Read the rest at

This op-ed received a variety of interesting comments. Click here (and scroll down) if you wish to read them.

GOP: Less Bikes, More Cars

Transferring funds reserved for bikeways and walkways to highways is not an April Fools’ Day leftover, but a move under consideration by the Congress of the United States of America. The 20-year-old Transportation Enhancements program currently mandates that a small fraction, about 2 percent, of federal transportation funding be reserved for building bike lanes and pedestrian walkways, but critics of the program argue that scarce resources should go toward funding highways and bridges for vehicles. They argue that fixing crumbling bridges, improving road conditions, and reducing congestion on highways should be prioritized over “frivolous” programs in which they lump beautification projects in with bike paths.

Read the rest at The Huffington Post.

Select comments:

Dallas Dunlap: The problem with cycling currently is that it is simply dangerous. In Florida, most roads have no shoulders whatever and I would estimate that roughly 2/3 of drivers are impaired in some way: elderly with poor eyesight and slow reaction times, drunk or drugged, talking on cellphones, etc. And drivers have no concept of cyclists as vehicles, and so pass with only 6″ or so of clearance. To ride my bicycle, I have to put it in my truck and carry it 8 miles or so to the “nature trail.” It is absurd that we have built a transportation system that not only is dangerous for cyclists, but is also hostile to people who are walking. If a person on foot is the outsider to the system, the system is not workable in the long run.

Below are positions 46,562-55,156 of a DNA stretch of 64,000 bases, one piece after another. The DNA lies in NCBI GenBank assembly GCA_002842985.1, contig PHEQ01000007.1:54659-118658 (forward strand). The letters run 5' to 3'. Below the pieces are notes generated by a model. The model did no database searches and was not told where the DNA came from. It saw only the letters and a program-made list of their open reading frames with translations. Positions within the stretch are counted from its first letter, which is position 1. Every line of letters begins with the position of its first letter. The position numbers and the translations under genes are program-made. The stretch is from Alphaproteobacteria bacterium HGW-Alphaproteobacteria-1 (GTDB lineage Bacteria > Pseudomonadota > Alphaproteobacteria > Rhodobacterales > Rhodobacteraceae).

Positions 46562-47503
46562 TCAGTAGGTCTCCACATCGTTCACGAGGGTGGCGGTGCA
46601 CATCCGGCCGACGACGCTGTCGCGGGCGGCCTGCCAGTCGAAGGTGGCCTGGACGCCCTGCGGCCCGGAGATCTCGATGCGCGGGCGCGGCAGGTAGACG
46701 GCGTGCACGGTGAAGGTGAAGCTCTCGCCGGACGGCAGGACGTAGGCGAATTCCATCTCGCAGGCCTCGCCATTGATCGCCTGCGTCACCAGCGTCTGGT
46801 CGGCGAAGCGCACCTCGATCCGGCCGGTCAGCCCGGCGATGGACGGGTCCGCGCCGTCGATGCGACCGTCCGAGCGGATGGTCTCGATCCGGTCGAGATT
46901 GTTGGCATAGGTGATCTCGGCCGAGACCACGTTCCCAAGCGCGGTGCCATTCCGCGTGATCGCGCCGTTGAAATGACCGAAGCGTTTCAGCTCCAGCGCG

Missella: If you characterize something as “beautification”, you can dismiss it as something only tree huggers support. Granted, we have dangerous bridges to consider, but it’s short-sighted to completely defund bike and walking lanes that could make urban areas safer. How predictable that the defunding fetish is applied to this small expenditure.

Demisfine: Getting your first bike used to be a right of passage. Biking in college (I’m a snob, I guess) is a given, even here in the Northeast, and most of the states with the healthiest residents have excellent bike trails and bike exchange programs. So it only makes sense that the GOP would be opposed to bikes and bike riders.

For rest of the comments, click here.

In Defense of Drones

Rarely has a critic made a stronger case for the program he is opposing than David Rohde’s brief against drones. Mr. Rohde—a Pulitzer Prize winner and widely read reporter—told NPR that there is one element of the Obama foreign-policy doctrine of multilateralism, transparency, and a focus on direct threats that “undermines that whole approach”: the lascivious use of drones.